- Hardcover: 225 pages
- Publisher: Irwin Professional Publishing; 2nd Revised edition edition (1 April 1994)
- Language: English
- ISBN-10: 1557385645
- ISBN-13: 978-1557385642
- Product Dimensions: 16 x 2.5 x 23.1 cm
- Average Customer Review: Be the first to review this item
- Amazon Bestsellers Rank: #8,00,375 in Books (See Top 100 in Books)
Stock Market Probability: Using Statistics to Predict and Optimize Investment Outcomes Hardcover – Import, 1 Apr 1994
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Most helpful customer reviews on Amazon.com
1) It could be summarized in 5 pages
2) Some of the assumptions used in the model are not valid
3) I tested the model and it does not work
4) few equations makes it difficult to follow at some points.
There are some major shortcomings in this book. Major ones include assuming that the change in the log of the price of a stock is a gaussian random variable and that day to day prices are not correlated. I tested this and it was not true in any of the cases I tried. The world is not gaussian and events are often correlated.
For purely academic reading, this book may be interesting, but I suggest that anyone doing so supplement their reading with some real-life statistics of their own.
Good points: Learn how to use probability theory to determine the expected returns of a stock, its likelihood of profit (or loss), change in margins, etc. Of particular interest--learn how to estimate the standard deviation of a stock's returns by using its high and low prices. This can save some significant number crunching, and you can use another short-hand rule to estimate the annual standard deviation from daily, weekly, or monthly data.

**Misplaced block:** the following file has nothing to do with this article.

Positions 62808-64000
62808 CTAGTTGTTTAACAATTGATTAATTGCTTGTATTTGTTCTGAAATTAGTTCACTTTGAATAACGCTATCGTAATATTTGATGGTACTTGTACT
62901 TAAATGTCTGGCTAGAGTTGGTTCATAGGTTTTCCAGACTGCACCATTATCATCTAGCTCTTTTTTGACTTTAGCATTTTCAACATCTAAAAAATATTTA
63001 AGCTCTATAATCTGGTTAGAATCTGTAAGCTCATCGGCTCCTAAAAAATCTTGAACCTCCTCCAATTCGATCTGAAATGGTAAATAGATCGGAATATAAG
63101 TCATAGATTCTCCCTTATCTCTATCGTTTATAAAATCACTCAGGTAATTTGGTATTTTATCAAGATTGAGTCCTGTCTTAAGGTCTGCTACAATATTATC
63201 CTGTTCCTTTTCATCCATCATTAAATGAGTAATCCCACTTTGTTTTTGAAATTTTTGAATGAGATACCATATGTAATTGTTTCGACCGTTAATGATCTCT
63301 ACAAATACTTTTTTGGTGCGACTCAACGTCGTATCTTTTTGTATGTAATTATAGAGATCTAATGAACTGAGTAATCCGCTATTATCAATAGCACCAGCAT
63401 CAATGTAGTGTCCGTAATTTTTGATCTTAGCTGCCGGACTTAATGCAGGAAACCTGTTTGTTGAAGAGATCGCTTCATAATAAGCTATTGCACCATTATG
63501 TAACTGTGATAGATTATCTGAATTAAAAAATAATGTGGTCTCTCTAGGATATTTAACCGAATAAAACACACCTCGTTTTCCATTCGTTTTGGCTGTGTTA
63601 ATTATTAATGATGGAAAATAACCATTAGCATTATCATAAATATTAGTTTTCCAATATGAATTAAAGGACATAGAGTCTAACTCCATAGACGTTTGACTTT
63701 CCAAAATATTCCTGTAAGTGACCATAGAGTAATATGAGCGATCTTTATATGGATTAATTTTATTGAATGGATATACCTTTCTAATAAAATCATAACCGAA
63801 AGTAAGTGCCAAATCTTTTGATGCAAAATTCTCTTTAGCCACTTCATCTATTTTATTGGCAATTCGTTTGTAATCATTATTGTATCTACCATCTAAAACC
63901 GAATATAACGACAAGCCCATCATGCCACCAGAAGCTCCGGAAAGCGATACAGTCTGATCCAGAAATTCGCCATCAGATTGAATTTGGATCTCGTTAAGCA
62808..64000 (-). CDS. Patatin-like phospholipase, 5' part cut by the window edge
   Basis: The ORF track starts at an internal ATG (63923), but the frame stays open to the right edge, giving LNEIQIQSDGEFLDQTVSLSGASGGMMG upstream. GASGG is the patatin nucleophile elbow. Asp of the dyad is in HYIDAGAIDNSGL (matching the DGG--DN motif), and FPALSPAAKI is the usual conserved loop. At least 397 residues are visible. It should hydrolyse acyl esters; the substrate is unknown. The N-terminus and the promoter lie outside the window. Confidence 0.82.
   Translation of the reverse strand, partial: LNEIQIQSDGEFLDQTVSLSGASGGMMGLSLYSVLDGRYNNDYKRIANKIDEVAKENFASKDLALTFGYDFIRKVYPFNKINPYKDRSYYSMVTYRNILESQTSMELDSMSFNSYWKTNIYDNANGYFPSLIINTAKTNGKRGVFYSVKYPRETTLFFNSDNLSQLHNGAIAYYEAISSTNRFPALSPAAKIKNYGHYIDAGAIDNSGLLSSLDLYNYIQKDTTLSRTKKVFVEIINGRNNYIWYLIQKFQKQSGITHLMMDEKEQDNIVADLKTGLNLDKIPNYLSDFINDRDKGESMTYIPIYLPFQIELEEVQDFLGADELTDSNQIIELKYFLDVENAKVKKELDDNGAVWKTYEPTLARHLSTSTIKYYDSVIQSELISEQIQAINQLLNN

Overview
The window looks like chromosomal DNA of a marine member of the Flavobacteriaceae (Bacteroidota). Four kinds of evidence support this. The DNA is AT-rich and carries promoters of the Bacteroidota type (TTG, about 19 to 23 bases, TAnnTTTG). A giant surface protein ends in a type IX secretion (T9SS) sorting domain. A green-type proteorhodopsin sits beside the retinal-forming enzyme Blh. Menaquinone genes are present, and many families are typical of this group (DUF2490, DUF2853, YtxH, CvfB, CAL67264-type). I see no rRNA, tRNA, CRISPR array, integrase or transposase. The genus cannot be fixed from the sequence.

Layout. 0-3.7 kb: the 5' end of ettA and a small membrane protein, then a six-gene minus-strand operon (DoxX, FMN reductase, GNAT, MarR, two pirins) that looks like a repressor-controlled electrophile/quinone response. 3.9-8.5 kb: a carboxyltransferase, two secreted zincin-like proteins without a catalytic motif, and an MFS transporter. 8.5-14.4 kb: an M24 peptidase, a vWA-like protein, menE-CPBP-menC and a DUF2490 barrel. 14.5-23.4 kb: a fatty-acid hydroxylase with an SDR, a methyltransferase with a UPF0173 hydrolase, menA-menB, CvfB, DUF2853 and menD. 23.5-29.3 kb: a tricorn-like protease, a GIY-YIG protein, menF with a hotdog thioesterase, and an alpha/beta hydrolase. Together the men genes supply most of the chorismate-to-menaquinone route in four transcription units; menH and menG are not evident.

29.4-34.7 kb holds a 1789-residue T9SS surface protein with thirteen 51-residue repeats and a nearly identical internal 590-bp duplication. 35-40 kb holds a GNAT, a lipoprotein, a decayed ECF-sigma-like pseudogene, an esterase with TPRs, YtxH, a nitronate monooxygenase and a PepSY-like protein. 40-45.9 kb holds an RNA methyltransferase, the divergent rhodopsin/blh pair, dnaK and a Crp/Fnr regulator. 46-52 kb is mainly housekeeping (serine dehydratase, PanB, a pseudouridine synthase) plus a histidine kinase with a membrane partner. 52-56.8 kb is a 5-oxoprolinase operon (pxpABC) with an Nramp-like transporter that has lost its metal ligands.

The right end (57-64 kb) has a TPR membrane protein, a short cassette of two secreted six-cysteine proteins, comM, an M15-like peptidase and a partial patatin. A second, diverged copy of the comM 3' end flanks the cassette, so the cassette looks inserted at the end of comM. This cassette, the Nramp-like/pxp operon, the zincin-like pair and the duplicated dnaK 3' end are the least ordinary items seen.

Of special importance are the 5 laws of finance-especially law 2. Law 2 states simply: You cannot use historical percentage changes in growth to predict future changes (more technically, past percentage growth has no correlation to future growth). What does Wall Street try to do--predict future growth by past growth (William O'neil readers take note.) A history of rapid growth is no guarantee of future growth. Likewise, a history of poor growth is no guarantee of poor future performance. Maybe Ben Graham was right after all.
The one reviewer who said it is typical "technical analysis" must not have read the same book. The main premise is that stock prices follow a "random walk"--meaning you cannot use simple technical rules to predict future returns with any degree of accuracy.
The author also pokes some holes in the components of "efficient market theory" especially CAPM. Beta as a description of an individual stock's price moves is questioned.
Bad Points: The lognormal distribution was not explained in enough detail. This is a significant flaw, as the rest of the book requires understanding of this vital concept. Once you can get that, you will reap immense benefit from this book.
Nevertheless, Murphy's concepts make too much sense for the average compulsive investor. I recommend this book only for sophisticated traders.
* Not practical in real life market settings
*Contains very little info on the various technical analysis approaches to the market.
* Ignores some of the most common successful working methods of technical analysis.
* INTERESTING THEORETICAL READING NEVER THE LESS